by Wren McMains
Batch processing also allows you to rotate and crop images, adjust colors or color depth, but personally I don't use these features much. (I normally crop images individually using the FastStone Crop Board feature, or the Crop Tool if I'm already in Photoshop. For color adjustment I use the features of Adobe Camera Raw, which can be done in a batch process using Bridge.)
Let's say we want to create a set of lower resolution images. The first step is to select them using the Browser view. As you single click on an image a blue box appears around it, indicating it has been selected:
Using the standard Windows technique for selecting files at random, hold down the Ctrl key and single-click on the other images you want to select. You'll notice blue boxes appear around each:
To select several images in a row, use the Windows technique of selecting the first, and holding down the Shift key and selecting the last. By holding down both Ctrl and Shift you can add a range of images to the current selection.
Once you've selected the images, choose Tools / Batch Convert Selected Images (or just press F3):
(Note, if you just want lower resolution for e-mailing I recommend using FastStone's e-mail feature.)
The Batch Convert Dialog Box looks like this:
As you can see the selected images are listed on the right. (You can add or remove images from the list to be processed, even images from another folder, but I almost never do, it's easier just to select all the images you want first.)
The first thing I do is check the output format and settings:
FastStone remembers the settings you used in your last conversion, so if you've just done a conversion you can skip this and maybe other steps. Normally you'll want to be creating JPG files. With JPGs, clicking on the Settings button gives you this dialog box:
Above you see the default settings which you can return to at anytime by pressing the Reset button. There are two things I change depending on how I'm going to be using the images I'm creating.:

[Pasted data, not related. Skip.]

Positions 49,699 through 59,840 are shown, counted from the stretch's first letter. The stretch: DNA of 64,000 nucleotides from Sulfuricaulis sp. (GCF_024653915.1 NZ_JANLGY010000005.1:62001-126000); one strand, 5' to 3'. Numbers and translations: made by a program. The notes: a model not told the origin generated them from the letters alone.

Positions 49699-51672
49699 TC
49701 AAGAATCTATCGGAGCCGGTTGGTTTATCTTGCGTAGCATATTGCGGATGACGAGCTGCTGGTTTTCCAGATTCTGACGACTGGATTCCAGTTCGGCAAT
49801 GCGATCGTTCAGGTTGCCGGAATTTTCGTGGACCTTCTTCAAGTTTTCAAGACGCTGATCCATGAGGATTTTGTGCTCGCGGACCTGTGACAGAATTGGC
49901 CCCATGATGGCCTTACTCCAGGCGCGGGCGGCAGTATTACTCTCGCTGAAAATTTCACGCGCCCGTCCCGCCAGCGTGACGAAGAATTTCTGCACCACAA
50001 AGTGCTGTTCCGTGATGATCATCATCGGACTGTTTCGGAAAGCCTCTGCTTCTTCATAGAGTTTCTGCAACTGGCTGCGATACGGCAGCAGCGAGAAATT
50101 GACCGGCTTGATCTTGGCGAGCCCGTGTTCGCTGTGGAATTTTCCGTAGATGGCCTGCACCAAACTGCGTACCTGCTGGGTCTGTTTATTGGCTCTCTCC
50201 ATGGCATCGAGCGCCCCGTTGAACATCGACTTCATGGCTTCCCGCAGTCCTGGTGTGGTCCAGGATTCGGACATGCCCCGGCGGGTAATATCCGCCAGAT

The next thing to review is the folder where the output images are going to be placed:
Above you see I have a folder named #eMail where I put low resolution, e-mail/web quality images. To select a different folder click on the Browse button.
The third thing to always check are the Advanced Options:
Clicking on the Advanced Options button gives you:
As you can see, there are lots of tabs (they're across the top with names like Resize, Rotate, Crop, etc.). You can tell which Options are being used by little green dots on the tabs. As soon as an option is applied, by checking the box in upper left of the tab, the green dot appears:
Here I picked resizing to 1600 x 1200 from the Standard Sizes pull-down, but obviously you can fill in any size. Other boxes I always check are: Preserve Aspect Ratio and the bottom on which keeps it from making a big image out of a little one. Another one you may want to check is the Switch Width and Height one ... I don't use it when creating images for web pages, but most of the time it makes sense.
1600 x 1200 may seem large for an image to be e-mailed, but FastStone does a great job of compressing at quality 60 or 70 and if your recipient has a high resolution screen this will give them a large image which probably fills their screen. However, for the average computer screen I recommend resizing to 1024 x 768.
Once you've set all your Options, click on the OK button (bottom right above).
Now you're ready to do the batch conversion. To start just click on the Convert button. I normally also check both the "Keep Date/Time" and "Ask Me" buttons:
It lists the images as they are converted. Note the New Size and Ratio columns, FastStone compressed these images from 95-97%, turning images that were something like 2,500,000 bytes into 85,000 bytes (and in the bottom right you see it only took 3 one-hundredths of a second):
To dismiss this screen, click on the Done button, or press the Enter key.
Check back, sometime in the future we'll explore some of the other Advanced Options. But remember, before pressing the Convert button always review the:
We often assume they're right, but I know from experience they're often not
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